Home > SharePoint 2013, Workflow Manager > Configuring SharePoint 2013 to use Workflow Manager 1.0

Configuring SharePoint 2013 to use Workflow Manager 1.0

This article covers the final step in the process of setting up SharePoint 2013 for the new workflow platform for SharePoint 2013 workflows. This is where SharePoint is connected to Workflow Manager services.

This post assumes you have already installed the Workflow Manager product and configured the Workflow Manager and Service Bus farms using either the Configuration Wizard or through PowerShell. Here, we shall go ahead and set SharePoint up to use the Workflow farm. Based on whether SharePoint is collocated with the Workflow Manager and whether communication between SharePoint and Workflow Manager over HTTP is allowed, the steps through which this configuration is performed are different and are documented here. For the configuration in this instance we are using SharePoint on the same farm as Workflow Manager and communication over HTTP is allowed.

Configuration on SharePoint is about creating a service application proxy for workflow that has the service endpoint configuration for the Workflow service. This is done through the use of the Register-SPWorkflowService cmdlet in the SharePoint Management Shell. There is no UI based way of creating this proxy through the Central Administration application.

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Before we proceed to do this however, let’s take a look at a few things. Here, I am using the Get-WFScope cmdlet to view the scope at the root of the workflow service endpoint. Note: In order to get scope details you’d need to know the ScopeUri of the scope you’re accessing. Without knowing what scopes are on the instance, it is hard to know or remember all the URIs. There is no way to list available scopes through existing cmdlets. Here’s a PowerShell script that helps with this.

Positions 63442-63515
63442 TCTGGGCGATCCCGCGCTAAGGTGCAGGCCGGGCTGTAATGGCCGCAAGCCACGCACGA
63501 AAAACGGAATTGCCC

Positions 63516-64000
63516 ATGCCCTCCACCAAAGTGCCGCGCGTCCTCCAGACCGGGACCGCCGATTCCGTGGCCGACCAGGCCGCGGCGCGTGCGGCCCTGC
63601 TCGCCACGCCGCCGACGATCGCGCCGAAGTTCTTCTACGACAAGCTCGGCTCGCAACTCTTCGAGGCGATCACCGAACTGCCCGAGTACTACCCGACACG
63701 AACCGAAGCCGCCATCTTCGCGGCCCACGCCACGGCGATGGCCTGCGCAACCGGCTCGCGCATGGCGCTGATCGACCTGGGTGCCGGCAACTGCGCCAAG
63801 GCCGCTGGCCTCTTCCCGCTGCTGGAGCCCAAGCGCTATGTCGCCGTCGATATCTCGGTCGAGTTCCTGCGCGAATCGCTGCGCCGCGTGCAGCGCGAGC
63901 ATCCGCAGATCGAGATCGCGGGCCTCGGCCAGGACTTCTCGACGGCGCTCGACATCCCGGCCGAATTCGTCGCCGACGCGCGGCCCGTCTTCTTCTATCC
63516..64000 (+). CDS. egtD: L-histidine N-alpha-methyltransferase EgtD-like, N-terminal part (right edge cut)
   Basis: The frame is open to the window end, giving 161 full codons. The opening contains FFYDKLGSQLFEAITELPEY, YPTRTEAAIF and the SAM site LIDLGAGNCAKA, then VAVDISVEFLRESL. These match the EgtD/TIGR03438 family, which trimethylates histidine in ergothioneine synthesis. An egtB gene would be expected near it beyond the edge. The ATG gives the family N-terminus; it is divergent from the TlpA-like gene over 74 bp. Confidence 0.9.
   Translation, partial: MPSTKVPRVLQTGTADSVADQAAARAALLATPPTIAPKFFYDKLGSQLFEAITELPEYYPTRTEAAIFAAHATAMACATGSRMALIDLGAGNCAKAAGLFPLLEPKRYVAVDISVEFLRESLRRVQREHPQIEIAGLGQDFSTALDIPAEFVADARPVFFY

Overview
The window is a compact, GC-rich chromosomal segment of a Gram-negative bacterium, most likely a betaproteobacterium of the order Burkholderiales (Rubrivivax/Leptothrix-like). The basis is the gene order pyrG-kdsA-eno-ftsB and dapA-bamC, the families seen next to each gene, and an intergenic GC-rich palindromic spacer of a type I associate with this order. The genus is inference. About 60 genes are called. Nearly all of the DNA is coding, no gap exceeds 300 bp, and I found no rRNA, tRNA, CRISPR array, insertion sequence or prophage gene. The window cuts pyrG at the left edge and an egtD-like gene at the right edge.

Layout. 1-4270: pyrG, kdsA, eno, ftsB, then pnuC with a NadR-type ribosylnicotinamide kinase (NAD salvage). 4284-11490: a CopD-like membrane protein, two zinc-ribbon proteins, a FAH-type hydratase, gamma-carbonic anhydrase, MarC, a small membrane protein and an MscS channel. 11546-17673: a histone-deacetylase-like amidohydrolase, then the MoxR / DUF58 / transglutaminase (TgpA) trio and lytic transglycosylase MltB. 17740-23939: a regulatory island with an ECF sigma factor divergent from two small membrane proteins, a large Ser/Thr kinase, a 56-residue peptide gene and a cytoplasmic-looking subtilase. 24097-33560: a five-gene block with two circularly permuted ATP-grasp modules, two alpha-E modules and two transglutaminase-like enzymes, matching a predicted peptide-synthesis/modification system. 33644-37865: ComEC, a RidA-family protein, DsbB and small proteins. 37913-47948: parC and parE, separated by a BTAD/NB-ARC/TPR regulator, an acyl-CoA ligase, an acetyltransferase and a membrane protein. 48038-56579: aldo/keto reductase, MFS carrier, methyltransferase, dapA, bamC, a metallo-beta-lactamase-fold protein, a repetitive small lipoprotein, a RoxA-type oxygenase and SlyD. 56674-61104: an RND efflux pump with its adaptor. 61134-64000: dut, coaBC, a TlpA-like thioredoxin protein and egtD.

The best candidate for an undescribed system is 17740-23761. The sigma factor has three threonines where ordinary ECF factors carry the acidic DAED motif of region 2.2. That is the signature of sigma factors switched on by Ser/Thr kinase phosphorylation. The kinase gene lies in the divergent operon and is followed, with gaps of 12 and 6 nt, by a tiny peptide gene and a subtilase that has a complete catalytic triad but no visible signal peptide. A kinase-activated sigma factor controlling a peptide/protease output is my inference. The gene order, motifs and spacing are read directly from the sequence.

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When we create a Workflow Service Application proxy, we add a combination of a SharePoint site collection and the URI of the scope in the workflow service that it is bound to. Looking at the above, we see that there is just one root scope at this point with no child scopes.

Typically, there would not be a Workflow Service Application or proxy on a fresh new SharePoint environment. Because of whatever experimentation I was doing on my trial environment, I already did have a pair.

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When I tried to check the proxy status

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This is understandable since I have not made the connection with the workflow service yet. Just so I understood how this was set up, I ran the following from the SharePoint Management Shell.